Spry editor Lisa Delaney is one of the rare souls who know what it’s like to be an “after.” This journalist and author of Secrets of a Former Fat Girl shed 70 pounds—and six dress sizes–and has kept it off for 20 years. She answers your questions here each week.
DEAR FORMER FAT GIRL: My family loves burgers—and I do too—but I know they’re not exactly the healthiest things to eat. Any suggestions on lightening them up?—Patty
DEAR PATTY: I’m a burger girl too, especially during the summer, when they can make a quick, crowd-pleasing supper served al fresco, to break up those seemingly interminable summer work weeks. I’ve got several tricks (OK, 16!) that can make them healthier without compromising flavor. Some are simple, some are a bit out-of-the box. Pick and choose for yourself!
1. Go lean. If you’re beef-eaters, choose lean ground sirloin (instead of fatty ground beef) that’s 90 percent fat-free or leaner. A 3 oz. patty of 90 percent fat-free will set you back 182 calories and 9g fat, compared with 80 percent fat-free beef, which weighs in at 231 calories and 15g fat.
2. Choose a whole-wheat bun. Even just a few years ago, you’d be hard-pressed to find 100 percent whole-wheat buns in mainstream grocery stores. Nowadays, though, brands like Pepperidge Farm have jumped on the whole grain trend. If family members balk at “healthy-looking” bread, you can even opt for white whole-wheat buns.
3. Put your bun on a diet. Shave off 80 to 100 calories as compared with regular whole wheat or white buns by going with a “light” whole wheat English muffin weighing in at 100 calories, or a whole wheat sandwich thin.
4. Consider sliders. Mini-burgers are oh-so-chic—and a great way to keep portions under control. Serve several healthy sides (like this Feta Cheese Cole Slaw, sweet potato oven fries, corn on the cob), and no one will have room for a second slider.
5. Top with avocado. A recent study suggests that creamy avocado—which I slather on just about everything anyway—can stifle a spike in a marker of inflammation that typically occurs after eating a burger. A schmear of avocado, with its heart healthy fats, is also a great substitute for saturated fat- and salt-filled mayo.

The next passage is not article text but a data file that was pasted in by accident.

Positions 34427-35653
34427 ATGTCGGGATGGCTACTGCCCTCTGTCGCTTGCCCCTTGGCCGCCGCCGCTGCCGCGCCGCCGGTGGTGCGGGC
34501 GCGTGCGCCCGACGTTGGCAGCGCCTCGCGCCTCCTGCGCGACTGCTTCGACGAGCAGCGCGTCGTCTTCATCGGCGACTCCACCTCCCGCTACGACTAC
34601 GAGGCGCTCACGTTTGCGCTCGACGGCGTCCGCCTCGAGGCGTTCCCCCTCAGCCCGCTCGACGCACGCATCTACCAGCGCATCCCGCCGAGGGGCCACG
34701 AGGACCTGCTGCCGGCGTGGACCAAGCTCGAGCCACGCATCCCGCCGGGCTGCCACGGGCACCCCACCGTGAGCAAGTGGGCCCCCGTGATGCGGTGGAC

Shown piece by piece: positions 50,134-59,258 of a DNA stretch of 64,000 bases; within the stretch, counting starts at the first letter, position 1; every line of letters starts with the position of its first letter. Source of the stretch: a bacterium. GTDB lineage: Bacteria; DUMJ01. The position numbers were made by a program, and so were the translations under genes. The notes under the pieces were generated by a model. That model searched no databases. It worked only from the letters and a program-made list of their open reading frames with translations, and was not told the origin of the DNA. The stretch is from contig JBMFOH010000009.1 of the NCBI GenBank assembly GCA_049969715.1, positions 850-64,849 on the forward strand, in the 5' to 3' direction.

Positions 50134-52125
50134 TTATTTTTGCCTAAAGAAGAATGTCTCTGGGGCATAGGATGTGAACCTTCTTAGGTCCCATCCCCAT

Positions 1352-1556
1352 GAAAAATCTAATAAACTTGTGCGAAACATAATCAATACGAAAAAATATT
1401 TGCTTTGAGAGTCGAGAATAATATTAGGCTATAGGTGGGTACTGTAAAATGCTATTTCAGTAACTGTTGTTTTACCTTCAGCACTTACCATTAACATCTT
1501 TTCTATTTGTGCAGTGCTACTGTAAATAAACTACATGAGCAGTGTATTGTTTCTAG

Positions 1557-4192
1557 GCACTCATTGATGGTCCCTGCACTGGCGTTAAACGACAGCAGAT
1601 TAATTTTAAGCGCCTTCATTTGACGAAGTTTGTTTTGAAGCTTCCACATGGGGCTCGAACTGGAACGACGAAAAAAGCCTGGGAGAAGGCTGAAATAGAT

6. Top with super-green greens. We love the crunch of iceberg too, but dark leafies like spinach or even romaine provide more of a nutritious kick.
7. Add beans. To reduce the amount of fat you’re taking in and boost fiber in your beef burger, mix in partially smashed black beans, as in this Beef and Black Bean Burger recipe.
8. Pick poultry. I have to admit—over the years, I have abandoned the beef altogether for ground turkey or chicken. I typically use 93 percent fat-free instead of the super-lean 99 percent fat free, because the latter is frankly way too dry for my taste.
9. Add grains. For leaner cuts of meats, including beef, bison and poultry, try adding grains like rice and prepared couscous for moisture.
10. Mix in some grilled veggies. Chopped grilled veggies (onions, peppers, even zucchini or eggplant) add moisture and boost flavor, especially in more neutral meats like turkey and chicken.
11. Try sauce inside. Punch up the flavor and combat the dryness of lean meats by adding barbecue sauce or a hit of hot sauce right into the meat before you patty it up.
12. Just add cheese. A bit of grated cheese—your choice—will also help bind leaner meats and add a creamy texture.
13. Mix meats. Pair a fattier cut like lamb with neutral, leaner turkey for a moist, tasty result.
14. Go ethnic. Make a leaner burger more interesting with classic flavor combinations: oregano and feta for a Greek twist or chicken burger with sesame, soy, ginger and garlic for an Asian flair.
15. Forget the meat altogether. While pre-packaged veggie burgers can be dry, try making your own. These Grain Burgers by vegetarian chef and cookbook author Steve Petusevsky uses brown rice as a base and incorporates carrots, zucchini, mushrooms and other veggies with Asian flavors like cashews, soy sauce and tahini (sesame paste).
16. Make over your mayo. Mix equal parts mayonnaise with fat-free Greek yogurt for all of the creaminess and half the fat and salt of the stuff straight-up.
Lisa Delaney is editor of Spry magazine and Spryliving.com. Ask her your question here.